Laws on scrap metal purchases differ by state; thefts still an issue

Laws on scrap metal purchases differ by state; thefts still an issue

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by RICHARD DEVAYNE / NewsChannel 36 Staff

Bio | Email | Follow: @richardwcnc

WCNC.com

Posted on July 30, 2012 at 6:04 PM

Updated Monday, Jul 30 at 6:20 PM

ROCK HILL, S.C.-- The laws to sell or buy scrap metals in North and South Carolina are quite different.  While both states have laws that attempt to stop the sale of stolen goods by individuals or companies to salvage yards, it is much harder to do so in North Carolina.
 
In the Tarheel state you need to provide a state issued photo ID and also provide the salvage yard with the licensee number of their car as well as the location where they live and where they got the metals from.

"If someone comes to sell us scrap, regardless of what it is, they need to show their license the vehicle that brought it in," said Bruce Gilbert of Global Recycling on North Tryon Street in Charlotte. "We even take pictures of all the metals we get in.”

At Global Recycling all metals are also photographed as they are brought in.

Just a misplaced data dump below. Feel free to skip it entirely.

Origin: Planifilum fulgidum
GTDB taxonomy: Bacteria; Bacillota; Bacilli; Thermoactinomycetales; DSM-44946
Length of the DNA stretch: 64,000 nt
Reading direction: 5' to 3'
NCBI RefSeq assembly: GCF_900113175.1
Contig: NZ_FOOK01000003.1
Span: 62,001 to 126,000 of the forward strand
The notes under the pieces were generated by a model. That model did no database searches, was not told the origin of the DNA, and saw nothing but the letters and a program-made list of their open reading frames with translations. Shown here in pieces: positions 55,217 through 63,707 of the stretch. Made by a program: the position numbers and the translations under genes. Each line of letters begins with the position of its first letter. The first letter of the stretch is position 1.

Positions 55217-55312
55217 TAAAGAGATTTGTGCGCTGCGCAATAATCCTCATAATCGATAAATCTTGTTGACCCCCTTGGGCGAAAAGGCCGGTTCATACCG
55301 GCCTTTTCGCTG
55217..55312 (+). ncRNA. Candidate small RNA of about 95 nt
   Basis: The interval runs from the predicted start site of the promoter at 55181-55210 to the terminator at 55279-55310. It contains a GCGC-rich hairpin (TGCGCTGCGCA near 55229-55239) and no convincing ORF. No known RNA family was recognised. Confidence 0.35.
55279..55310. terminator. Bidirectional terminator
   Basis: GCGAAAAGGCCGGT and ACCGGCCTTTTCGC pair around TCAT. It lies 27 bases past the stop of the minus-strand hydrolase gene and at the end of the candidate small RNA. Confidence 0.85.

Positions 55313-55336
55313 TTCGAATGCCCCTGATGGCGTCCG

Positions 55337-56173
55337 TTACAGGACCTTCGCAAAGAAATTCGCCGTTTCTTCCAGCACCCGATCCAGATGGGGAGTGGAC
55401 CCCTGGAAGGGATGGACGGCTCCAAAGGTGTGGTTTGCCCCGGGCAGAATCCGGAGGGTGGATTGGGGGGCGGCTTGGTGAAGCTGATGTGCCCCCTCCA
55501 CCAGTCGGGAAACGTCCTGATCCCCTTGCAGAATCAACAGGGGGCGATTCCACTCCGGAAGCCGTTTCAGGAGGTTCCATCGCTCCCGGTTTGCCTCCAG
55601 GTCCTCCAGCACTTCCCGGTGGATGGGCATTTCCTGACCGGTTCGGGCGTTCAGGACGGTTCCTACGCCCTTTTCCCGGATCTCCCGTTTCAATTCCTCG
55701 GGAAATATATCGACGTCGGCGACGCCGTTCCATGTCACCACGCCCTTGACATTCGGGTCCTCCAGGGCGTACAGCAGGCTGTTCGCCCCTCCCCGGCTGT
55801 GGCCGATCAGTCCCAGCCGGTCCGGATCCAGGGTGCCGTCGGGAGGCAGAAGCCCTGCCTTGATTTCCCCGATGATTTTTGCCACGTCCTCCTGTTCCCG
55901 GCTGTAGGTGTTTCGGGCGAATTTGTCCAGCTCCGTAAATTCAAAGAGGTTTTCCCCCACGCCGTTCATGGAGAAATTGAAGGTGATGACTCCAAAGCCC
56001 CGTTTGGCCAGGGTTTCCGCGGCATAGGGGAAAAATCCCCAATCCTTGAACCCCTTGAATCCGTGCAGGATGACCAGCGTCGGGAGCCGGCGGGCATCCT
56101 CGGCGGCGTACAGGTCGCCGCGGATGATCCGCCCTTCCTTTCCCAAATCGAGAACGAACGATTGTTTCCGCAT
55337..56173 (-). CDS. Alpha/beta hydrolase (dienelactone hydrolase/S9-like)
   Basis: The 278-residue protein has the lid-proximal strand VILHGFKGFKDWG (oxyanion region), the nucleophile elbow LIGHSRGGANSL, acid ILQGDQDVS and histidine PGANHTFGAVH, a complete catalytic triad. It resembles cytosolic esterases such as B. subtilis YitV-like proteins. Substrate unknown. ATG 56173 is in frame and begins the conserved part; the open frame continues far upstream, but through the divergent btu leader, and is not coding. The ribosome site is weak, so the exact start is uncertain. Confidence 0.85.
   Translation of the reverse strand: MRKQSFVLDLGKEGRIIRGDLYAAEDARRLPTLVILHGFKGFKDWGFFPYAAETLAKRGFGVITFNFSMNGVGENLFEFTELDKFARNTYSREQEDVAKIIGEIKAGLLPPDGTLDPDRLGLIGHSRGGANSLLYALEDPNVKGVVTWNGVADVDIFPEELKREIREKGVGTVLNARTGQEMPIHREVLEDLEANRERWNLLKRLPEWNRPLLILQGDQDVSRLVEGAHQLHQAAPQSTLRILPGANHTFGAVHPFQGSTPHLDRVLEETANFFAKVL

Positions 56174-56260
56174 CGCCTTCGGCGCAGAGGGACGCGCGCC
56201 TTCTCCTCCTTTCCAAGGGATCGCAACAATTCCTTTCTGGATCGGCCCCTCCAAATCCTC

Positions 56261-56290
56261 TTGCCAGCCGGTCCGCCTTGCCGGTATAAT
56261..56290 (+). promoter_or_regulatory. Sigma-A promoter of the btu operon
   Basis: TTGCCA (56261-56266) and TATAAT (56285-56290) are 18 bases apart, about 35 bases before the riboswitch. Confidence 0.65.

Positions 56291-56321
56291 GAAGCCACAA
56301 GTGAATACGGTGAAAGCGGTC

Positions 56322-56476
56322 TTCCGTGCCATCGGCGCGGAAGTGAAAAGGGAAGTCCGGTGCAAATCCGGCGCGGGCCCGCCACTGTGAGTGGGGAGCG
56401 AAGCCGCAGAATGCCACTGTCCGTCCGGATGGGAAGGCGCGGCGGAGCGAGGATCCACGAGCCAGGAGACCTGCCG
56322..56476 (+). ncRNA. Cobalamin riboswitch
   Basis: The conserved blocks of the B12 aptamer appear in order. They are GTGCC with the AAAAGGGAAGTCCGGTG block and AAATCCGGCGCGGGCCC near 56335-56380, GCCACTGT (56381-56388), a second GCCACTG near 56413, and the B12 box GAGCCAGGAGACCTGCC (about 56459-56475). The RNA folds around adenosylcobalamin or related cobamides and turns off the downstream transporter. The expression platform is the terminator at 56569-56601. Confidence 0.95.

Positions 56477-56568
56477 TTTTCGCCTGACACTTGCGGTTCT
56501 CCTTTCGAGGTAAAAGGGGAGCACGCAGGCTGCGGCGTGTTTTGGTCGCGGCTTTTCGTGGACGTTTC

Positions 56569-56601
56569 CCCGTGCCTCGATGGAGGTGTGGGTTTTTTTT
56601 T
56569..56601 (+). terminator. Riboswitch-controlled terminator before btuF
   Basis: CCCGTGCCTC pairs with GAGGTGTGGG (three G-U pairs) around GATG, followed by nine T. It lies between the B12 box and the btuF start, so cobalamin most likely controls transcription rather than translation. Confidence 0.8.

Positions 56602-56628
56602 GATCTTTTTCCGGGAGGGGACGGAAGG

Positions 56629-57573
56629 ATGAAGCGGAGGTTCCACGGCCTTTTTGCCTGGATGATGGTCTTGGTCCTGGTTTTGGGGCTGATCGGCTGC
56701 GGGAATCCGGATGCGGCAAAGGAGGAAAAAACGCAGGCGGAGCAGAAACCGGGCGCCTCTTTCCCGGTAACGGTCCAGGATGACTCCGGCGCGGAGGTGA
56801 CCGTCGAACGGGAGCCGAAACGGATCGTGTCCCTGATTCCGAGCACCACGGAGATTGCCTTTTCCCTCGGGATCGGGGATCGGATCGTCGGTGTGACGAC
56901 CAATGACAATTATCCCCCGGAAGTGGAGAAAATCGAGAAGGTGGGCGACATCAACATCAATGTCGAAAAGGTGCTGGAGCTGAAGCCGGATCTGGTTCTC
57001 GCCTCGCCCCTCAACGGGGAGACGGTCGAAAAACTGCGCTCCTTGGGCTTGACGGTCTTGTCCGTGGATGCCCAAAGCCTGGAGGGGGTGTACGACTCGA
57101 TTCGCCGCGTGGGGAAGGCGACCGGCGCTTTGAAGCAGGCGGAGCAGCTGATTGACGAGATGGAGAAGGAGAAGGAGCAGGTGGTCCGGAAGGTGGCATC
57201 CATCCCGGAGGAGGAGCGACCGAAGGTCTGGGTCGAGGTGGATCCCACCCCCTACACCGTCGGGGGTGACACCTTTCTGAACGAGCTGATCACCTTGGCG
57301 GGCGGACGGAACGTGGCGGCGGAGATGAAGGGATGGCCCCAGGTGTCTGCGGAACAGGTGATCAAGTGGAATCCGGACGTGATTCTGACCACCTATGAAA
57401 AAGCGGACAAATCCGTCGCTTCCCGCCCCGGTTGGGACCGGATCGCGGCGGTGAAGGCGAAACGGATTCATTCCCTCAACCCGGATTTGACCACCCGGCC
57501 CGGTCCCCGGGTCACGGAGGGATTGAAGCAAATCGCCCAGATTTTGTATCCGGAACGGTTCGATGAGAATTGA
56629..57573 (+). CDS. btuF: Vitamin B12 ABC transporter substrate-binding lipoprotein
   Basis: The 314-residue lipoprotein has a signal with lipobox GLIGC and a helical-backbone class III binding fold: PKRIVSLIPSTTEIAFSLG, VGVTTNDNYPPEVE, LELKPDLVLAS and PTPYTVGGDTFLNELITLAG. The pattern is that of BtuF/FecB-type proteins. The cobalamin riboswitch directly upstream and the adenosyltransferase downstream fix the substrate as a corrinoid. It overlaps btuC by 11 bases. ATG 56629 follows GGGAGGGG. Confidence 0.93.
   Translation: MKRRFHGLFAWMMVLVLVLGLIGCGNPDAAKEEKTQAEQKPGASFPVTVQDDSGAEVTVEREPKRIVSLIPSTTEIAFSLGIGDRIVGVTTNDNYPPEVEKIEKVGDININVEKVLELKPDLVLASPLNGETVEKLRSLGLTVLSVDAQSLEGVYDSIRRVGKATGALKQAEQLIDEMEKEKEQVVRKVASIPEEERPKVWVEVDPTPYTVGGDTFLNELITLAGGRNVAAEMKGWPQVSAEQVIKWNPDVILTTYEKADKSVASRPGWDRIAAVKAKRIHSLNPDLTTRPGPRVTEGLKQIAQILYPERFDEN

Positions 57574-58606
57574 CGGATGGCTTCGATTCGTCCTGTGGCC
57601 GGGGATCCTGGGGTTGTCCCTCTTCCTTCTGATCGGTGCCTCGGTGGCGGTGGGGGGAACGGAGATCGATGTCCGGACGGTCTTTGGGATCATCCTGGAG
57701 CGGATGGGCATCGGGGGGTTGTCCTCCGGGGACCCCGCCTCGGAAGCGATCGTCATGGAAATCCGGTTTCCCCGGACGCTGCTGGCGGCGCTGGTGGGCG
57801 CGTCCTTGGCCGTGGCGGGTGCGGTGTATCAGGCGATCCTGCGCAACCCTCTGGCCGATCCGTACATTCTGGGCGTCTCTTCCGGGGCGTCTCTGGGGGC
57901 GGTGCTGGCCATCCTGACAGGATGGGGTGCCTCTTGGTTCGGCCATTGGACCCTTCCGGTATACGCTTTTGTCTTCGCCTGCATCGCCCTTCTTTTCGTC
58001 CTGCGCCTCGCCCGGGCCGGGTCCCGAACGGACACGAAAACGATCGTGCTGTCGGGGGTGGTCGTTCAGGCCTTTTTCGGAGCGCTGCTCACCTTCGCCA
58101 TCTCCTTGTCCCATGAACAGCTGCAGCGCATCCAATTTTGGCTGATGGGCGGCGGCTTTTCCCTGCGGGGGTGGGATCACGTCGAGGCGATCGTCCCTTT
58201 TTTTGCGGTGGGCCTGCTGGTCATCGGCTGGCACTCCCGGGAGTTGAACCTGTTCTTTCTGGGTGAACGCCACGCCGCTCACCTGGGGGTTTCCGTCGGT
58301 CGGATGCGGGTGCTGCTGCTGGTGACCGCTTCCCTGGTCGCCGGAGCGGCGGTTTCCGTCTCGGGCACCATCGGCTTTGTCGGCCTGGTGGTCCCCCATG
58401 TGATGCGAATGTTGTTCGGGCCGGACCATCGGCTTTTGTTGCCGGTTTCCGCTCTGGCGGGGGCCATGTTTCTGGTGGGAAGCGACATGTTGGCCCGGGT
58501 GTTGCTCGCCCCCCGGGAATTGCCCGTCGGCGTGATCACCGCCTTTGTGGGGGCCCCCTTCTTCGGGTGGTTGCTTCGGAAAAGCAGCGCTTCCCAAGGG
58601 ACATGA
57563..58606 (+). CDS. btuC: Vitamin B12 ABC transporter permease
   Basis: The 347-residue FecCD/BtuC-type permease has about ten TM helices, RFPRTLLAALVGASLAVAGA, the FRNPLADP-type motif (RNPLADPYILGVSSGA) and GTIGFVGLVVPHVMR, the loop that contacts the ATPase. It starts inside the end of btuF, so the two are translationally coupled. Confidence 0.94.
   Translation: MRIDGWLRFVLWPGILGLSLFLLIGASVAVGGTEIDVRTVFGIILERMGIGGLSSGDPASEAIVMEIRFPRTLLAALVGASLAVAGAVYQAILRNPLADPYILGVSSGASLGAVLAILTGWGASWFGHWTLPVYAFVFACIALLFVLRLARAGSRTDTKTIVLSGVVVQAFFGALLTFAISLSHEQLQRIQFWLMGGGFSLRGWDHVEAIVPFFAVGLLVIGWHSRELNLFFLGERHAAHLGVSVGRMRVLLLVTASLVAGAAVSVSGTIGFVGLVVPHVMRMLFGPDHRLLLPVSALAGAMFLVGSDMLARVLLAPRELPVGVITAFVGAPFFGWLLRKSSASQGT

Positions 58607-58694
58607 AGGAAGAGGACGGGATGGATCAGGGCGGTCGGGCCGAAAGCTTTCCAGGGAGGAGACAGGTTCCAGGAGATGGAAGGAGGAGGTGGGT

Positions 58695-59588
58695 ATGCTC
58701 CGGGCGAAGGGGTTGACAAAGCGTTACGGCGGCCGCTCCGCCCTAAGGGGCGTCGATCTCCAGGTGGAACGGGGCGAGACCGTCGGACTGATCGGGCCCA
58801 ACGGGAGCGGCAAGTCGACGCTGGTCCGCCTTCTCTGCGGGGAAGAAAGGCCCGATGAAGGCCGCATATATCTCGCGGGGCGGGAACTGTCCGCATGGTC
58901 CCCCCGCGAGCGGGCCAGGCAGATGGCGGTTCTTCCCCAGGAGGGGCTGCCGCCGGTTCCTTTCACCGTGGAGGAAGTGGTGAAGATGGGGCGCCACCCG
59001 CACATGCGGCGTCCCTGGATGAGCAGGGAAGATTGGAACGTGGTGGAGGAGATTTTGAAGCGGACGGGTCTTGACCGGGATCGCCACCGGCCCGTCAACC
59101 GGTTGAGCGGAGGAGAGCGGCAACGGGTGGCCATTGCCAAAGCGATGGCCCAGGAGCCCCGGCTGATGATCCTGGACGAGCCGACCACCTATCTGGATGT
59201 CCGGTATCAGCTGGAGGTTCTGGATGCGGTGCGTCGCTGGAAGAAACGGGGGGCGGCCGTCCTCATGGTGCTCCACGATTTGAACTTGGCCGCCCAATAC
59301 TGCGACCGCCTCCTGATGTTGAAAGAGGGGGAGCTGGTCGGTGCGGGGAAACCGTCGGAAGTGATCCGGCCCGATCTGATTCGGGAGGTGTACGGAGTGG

"This way, if someone wants to check to see if they recognize a particular item, we have it on file," said Gilbert. "This helps ensure that we keep things in order.  We keep in constant contact with police.”
 
In South Carolina, people who wish to buy or sell scrap metals have two options.  They can obtain a one year permit, which allows them to buy and sell metals to salvage yards for a calendar year.  But for those who want to sell a few items—like pipes from an old house—can call the sheriff's office by phone and get a 48-hour permit.
 
One man figured out that this was a way to get around the system.

Police said that Tekulve Jovar Meeks stole a ladder and sold it, along with some other scrap items, to Carolina Salvage on Porter Road.  Police were able to catch Meeks shortly after the sale, only because someone saw him take the ladder from a man's house on Russell Street. 
 
One salvage yard manager said criminals are getting wise to just telling the salvage yards a phony number when they sell the items.

"It's something we are looking into," said York county public information officer Trent Faris.  "But we have to say overall numbers of stolen property are down since the laws were enacted.”
 
This December, the 48-hour law will go away, which authorities said will make it harder for scrap metal thieves to sell stolen metals.

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